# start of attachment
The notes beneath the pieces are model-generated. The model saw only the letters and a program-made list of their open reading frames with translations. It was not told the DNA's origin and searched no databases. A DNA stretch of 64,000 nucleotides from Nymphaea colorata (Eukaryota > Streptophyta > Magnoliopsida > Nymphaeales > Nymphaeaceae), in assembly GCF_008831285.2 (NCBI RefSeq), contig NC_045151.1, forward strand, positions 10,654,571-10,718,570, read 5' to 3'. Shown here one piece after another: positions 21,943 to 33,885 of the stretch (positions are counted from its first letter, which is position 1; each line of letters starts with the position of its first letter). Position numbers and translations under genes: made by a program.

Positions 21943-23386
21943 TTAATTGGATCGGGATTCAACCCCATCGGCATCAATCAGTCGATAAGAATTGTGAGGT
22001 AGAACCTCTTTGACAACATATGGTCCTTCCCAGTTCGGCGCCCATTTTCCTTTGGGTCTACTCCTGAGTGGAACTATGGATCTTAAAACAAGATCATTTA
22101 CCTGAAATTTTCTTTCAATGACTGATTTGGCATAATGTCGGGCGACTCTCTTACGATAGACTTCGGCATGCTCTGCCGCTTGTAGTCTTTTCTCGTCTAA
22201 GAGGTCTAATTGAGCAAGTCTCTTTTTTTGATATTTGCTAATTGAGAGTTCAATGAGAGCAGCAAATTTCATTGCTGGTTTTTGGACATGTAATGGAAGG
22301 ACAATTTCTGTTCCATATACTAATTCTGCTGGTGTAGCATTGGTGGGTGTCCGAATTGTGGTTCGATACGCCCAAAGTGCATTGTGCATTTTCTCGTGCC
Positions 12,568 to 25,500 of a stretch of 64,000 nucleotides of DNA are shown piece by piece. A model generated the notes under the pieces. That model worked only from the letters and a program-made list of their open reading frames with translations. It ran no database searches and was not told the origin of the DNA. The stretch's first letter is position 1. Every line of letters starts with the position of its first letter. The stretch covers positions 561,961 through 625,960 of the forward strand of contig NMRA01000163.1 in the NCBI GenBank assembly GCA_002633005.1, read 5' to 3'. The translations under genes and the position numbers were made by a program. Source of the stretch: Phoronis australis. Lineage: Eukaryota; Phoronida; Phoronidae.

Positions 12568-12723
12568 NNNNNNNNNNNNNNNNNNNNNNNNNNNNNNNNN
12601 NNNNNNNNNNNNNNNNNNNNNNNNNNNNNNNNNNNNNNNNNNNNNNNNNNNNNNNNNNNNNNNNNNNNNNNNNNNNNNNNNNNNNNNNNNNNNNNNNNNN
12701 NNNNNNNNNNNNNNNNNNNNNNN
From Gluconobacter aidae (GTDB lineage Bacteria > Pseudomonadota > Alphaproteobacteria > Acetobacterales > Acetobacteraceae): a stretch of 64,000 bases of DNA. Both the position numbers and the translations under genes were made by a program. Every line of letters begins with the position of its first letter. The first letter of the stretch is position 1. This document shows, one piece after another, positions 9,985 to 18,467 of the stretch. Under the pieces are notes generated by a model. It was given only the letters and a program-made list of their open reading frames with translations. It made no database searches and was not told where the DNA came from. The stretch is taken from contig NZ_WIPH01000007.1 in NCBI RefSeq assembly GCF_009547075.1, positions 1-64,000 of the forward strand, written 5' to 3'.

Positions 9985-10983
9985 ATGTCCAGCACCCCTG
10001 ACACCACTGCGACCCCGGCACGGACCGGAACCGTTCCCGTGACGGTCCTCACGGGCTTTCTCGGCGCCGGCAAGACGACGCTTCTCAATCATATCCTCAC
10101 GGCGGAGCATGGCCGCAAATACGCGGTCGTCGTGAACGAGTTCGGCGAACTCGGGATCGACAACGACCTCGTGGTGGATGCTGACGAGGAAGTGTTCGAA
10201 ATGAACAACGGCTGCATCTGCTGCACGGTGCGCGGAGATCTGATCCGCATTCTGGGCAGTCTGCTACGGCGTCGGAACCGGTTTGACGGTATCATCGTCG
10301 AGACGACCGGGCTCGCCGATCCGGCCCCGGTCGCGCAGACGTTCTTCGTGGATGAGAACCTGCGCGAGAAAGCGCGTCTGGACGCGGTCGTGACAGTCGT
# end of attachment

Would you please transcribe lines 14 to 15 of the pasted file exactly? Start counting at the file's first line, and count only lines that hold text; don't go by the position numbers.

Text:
Positions 9985-10983
9985 ATGTCCAGCACCCCTG